Magawa, a giant African pouched rat. The Hero rat started his journey in Tanzania ( East Africa). He was born there as part of a breeding colony. He trained by the Belgium-registered charity called APOPO. Rat are normally weaned at the age of 10 weeks after that Magawa was socialized and thereafter he started clicker training. The rats are too light to trigger a mine so they just gently scratch over the mine. Magawa can find mines very quickly. He can search for a field the size of a tennis court in just twenty minutes. And he also famous for used his powerful sense of smell to detect TNT (the chemical compound used in explosives). Magawa just indicated the location and presence of TNT. Once he finds an explosive, he scratches the top to alert their human co-workers. If an explosive is found the spot will be marked and the threat will be removed and destroyed by expert de-miners. Magawa is also the rat responsible for discovering an anti-tank mine. In his five-year career, the rat sniffed out 71 landmines and many more unexploded items from Cambodia. Every landmine Magawa finds could save a life.

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The Honour

Magawa, awarded the prestigious PDSA Gold Medal for his work and bravery. According to PDSA (People’s Dispensary For Sick Animals), this is the very first time in our 77-year history of honoring animals that we will have presented a gold medal to a rat.

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Magawa’s handler ‘Malen’ says – Magawa’s performance has been unbeaten, and I have been proud to work side-by-side with him.

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Pride Month Picture Source By Google Image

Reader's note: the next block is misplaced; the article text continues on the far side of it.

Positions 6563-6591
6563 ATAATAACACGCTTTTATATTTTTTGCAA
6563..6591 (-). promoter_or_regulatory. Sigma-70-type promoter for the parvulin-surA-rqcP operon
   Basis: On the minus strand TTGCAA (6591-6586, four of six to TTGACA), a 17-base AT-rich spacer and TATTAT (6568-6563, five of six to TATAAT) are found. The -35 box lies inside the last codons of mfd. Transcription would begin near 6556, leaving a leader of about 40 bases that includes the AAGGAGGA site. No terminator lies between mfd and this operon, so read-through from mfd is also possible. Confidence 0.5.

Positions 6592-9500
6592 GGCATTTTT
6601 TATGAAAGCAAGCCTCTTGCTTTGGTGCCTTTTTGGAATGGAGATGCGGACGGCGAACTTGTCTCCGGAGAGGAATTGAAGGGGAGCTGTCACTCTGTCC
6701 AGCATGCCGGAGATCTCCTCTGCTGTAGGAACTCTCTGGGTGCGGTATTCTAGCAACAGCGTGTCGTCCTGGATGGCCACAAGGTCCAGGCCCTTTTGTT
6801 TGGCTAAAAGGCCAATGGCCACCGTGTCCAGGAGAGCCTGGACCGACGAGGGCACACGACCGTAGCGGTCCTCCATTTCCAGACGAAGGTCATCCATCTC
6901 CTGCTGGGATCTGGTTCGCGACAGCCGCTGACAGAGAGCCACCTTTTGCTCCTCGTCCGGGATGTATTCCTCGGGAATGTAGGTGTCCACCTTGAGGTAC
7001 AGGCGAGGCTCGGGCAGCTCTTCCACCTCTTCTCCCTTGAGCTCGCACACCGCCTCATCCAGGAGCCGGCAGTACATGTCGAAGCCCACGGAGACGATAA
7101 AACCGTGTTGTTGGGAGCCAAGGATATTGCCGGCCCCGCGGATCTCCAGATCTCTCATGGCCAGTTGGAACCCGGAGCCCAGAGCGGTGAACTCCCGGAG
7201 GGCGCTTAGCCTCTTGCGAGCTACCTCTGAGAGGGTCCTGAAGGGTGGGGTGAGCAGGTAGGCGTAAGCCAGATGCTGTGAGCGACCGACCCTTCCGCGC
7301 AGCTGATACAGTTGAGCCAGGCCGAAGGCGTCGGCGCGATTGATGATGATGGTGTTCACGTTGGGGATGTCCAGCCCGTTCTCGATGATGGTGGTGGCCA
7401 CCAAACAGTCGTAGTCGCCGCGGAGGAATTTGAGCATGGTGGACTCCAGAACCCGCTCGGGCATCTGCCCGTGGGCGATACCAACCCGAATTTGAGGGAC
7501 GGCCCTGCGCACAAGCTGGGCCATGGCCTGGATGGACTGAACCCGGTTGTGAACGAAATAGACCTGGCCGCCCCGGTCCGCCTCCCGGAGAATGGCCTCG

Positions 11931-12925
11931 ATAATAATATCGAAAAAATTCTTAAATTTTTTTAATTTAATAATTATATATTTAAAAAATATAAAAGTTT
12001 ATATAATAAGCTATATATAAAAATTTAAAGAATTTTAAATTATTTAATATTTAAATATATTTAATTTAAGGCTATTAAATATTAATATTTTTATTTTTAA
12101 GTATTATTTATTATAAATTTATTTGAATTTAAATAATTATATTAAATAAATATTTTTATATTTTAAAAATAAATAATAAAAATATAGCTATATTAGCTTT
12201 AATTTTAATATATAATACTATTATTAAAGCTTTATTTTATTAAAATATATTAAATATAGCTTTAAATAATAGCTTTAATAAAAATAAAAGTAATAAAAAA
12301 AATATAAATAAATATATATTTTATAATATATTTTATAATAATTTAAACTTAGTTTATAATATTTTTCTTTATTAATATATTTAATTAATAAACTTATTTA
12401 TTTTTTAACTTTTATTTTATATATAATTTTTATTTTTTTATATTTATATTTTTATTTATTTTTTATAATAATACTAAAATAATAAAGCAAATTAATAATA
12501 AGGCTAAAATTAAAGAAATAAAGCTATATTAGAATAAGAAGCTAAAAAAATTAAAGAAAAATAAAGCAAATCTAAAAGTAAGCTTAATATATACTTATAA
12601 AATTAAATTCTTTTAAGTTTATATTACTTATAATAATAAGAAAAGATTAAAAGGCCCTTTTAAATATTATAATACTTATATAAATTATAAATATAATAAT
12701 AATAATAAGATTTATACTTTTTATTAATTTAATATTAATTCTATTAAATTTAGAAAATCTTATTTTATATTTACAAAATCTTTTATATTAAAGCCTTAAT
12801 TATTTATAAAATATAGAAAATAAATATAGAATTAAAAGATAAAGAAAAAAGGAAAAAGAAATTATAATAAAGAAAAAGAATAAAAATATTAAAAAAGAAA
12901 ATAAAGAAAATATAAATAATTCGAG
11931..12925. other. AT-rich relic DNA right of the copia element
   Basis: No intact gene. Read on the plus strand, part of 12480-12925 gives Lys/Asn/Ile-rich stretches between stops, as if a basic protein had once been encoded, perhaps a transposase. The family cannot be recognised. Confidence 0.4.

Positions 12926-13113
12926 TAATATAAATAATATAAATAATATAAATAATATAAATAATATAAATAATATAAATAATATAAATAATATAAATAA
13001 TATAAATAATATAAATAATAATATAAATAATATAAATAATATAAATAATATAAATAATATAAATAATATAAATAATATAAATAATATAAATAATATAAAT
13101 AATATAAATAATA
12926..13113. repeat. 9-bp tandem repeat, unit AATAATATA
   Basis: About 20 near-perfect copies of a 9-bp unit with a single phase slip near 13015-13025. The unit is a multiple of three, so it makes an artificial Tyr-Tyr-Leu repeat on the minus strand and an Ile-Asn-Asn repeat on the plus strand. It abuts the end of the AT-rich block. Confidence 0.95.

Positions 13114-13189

Lesbian, Gay, Bisexual, Transgender, and Queer (LGBTQ) Pride Month, currently celebrated each year in June. To honor the 1969 Stonewall Uprising in Manhattan. Also in many parts of the world, June is the ‘Gay Pride Month’. Pride Month is dedicated to celebrating the LGBTQ community as well as their struggle against discrimination and social ostracisation. In many countries around the world, there are various activities for the LGBTQ community throughout the month. The events also at times serve as demonstrations for legal rights such as same-sex marriage. The Stonewall Uprising was a tipping point for the Gay Liberation Movement in the United States. In the United States, the last Sunday in June was initially celebrated as “Gay Pride Day” but the actual day was flexible.

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The History Of Pride Month

PRIDE is an acronym for Personal Rights in Defense and Education. The organization was formed in Los Angeles, California in 1966, by Steve Ginsburg. PRIDE, from its very inception, was much more radical than the pre-1960s homosexual rights groups.